Best Regards,
Todd



Offline deltaMass

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I'm sorry, but I can only entertain a further discussion if we restrict ourselves to severely subrelativistic (i.e. slow) scenarios - since that is a constraint I've imposed upon myself for the purposes of the most elementary possible discussion of the dynamics.

In that framework then, and assuming (to first order, of course) a flat spacetime, do you now agree with Einstein's assertion about physics in inertial frames?

Online WarpTech

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Quote from: Notsosureofit
Once the cavity is constrained into some fixture that ties it to a fixed frame of reference we become dependent on the type of mechanism (and it's GR behavior) which is responsible for the change in momentum of the cavity.
Indeed. I was limiting my discussion to a device freely moving under its own power in free space. Clearly, bolting it down to a lab vac chamber does not satisfy that criterion.

I trust you appreciate how I've "black boxed" propellantless propulsion devices - any and all of them. What I've said doesn't depend on what kind of device it is, nor upon any particular pet theory used to explain its "propellantlessness".

Hypothetically, if there were a black box with a gravitational field "inside", i.e., it has a NET acceleration vector along the X axis, pointing toward the blue side of the box..., (which is opposite the red side of the box)  but has no discernible gravitational field "outside" of the box other than what a normal box of that mass would have. Let's say that inside the box there is all the equipment and energy storage, necessary to generate this field. Nothing comes in or goes out, but the energy stored inside it (battery) is being dissipated without being expelled.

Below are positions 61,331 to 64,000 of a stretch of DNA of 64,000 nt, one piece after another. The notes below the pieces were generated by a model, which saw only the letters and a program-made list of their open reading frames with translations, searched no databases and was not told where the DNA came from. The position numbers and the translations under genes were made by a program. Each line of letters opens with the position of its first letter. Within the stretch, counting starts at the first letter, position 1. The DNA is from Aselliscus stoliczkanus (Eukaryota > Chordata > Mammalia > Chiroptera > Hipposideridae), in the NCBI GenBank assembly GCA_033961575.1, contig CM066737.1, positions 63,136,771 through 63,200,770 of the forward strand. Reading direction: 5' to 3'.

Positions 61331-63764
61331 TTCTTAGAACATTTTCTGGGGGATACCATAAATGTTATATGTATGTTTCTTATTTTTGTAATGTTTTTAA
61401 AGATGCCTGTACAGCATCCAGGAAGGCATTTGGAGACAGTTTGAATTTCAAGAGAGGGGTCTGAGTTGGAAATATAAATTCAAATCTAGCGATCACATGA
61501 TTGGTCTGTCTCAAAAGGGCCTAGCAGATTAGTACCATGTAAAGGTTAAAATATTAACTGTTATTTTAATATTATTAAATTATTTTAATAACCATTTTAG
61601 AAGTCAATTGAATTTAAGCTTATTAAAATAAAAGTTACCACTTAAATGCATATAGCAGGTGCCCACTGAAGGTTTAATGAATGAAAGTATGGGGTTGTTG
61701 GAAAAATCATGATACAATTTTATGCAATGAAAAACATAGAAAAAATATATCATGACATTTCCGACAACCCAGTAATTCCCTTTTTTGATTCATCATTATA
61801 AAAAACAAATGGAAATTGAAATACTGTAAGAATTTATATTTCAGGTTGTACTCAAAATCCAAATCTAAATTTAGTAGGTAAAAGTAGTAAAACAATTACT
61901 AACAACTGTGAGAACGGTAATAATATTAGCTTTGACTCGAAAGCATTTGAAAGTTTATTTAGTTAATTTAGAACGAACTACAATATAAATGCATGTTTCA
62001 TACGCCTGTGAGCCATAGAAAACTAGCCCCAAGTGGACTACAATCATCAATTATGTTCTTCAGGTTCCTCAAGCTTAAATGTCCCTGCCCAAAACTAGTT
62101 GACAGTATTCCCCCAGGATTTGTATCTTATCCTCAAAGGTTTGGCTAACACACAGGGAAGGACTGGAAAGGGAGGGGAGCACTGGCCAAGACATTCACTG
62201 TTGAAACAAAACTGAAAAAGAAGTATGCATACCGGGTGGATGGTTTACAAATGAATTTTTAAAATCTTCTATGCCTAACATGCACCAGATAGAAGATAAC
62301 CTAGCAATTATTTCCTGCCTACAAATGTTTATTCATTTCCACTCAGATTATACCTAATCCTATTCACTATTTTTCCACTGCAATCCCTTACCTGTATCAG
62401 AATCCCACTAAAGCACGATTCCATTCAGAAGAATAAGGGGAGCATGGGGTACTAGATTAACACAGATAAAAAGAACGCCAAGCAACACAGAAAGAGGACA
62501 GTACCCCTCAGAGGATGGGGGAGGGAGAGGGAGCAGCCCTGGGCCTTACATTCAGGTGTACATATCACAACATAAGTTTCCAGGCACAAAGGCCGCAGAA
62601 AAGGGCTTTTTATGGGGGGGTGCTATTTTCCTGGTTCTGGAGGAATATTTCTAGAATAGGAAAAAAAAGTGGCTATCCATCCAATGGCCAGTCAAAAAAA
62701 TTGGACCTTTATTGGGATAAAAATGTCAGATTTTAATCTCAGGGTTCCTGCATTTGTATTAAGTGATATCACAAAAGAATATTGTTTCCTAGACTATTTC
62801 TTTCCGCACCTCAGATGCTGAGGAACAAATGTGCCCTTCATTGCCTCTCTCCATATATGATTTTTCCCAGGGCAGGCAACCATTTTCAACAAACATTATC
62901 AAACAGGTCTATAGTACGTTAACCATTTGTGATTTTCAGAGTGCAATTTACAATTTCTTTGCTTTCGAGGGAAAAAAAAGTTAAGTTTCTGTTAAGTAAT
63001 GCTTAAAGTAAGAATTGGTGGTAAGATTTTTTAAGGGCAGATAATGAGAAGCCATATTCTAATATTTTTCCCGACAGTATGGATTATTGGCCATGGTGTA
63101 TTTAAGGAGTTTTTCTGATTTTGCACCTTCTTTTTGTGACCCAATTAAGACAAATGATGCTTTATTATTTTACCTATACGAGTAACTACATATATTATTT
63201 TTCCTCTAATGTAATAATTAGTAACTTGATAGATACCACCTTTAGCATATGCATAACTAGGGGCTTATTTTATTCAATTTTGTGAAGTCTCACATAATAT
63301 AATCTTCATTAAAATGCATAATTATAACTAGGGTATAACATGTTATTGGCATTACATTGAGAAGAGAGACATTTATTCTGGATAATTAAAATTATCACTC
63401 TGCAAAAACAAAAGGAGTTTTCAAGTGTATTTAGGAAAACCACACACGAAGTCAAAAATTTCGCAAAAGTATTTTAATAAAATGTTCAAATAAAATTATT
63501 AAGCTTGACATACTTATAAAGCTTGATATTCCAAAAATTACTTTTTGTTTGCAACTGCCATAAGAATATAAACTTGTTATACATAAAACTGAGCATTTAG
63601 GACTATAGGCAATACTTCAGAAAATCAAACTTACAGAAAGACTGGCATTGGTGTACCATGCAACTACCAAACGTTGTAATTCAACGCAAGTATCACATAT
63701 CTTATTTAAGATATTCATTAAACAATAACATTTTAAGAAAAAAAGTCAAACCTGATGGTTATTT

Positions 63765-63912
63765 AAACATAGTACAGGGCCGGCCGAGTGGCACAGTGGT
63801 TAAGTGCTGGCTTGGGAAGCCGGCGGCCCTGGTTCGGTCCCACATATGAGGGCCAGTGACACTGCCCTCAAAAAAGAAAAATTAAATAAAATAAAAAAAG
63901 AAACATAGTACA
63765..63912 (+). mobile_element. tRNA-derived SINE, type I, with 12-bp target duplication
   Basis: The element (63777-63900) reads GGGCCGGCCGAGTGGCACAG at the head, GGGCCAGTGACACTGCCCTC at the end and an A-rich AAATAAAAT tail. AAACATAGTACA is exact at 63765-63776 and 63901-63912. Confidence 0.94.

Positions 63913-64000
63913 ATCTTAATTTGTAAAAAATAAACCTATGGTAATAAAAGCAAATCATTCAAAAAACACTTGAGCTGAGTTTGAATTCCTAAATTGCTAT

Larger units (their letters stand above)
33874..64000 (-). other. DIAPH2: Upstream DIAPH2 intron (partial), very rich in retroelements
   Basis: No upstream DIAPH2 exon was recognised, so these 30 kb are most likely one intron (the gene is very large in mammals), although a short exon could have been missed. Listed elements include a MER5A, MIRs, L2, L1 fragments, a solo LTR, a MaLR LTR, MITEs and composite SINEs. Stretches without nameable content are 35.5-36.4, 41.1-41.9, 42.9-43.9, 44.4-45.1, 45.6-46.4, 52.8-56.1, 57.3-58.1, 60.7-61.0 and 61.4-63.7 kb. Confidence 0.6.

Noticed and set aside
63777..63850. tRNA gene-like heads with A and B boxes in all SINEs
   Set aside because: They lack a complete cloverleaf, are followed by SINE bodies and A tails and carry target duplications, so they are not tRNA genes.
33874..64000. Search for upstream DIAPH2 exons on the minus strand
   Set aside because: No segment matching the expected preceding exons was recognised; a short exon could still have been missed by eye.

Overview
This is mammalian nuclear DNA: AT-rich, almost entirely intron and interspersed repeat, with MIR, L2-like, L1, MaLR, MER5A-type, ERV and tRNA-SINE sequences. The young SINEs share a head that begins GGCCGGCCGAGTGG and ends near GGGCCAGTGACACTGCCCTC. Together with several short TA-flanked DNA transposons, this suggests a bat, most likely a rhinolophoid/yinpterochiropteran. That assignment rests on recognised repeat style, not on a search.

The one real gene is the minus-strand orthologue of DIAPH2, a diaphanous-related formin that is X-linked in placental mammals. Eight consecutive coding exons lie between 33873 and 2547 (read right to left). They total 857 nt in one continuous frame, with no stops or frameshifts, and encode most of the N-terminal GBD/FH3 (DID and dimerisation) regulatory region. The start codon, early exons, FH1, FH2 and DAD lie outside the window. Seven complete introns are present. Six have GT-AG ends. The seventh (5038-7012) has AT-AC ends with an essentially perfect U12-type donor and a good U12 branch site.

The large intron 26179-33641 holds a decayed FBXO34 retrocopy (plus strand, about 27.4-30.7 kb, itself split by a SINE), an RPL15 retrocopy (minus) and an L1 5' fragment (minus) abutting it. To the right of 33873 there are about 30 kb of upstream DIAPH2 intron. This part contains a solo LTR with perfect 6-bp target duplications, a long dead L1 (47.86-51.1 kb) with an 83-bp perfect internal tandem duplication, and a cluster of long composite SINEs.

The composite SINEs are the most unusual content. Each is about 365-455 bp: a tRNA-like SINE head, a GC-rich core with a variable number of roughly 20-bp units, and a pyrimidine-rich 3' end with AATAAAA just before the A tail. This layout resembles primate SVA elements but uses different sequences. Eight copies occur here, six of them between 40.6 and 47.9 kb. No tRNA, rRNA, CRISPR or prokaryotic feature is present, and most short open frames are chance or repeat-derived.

What sort of motion would YOU expect to see?

1. Will it move forward with the blue side leading?

2. Will it move forward with the red side leading?

3. Will it not move at all because nothing is coming out?

Keep in mind, by definition, it has a NET acceleration vector inside along the X axis.

Todd


Offline dustinthewind

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Quote from: WarpTech
I think I found the error in your analysis. You said,
v = a*t = (F/m)*t
This statement "assumes" acceleration is a constant. It is not a constant, so...
It is constant if and only if F is a constant of the motion.  Which, as I have argued with recourse to SR, it indeed is.

Did you find any other mistakes?

No, and I hear you. I believe energy is Force x Distance and Power in = Power out, and energy is conserved. I also believe SR is an "approximation" to a more accurate theory that includes the relative energy of the local quantum vacuum. That is how my model works, because that is how the Math in GR and QED tells us it should work.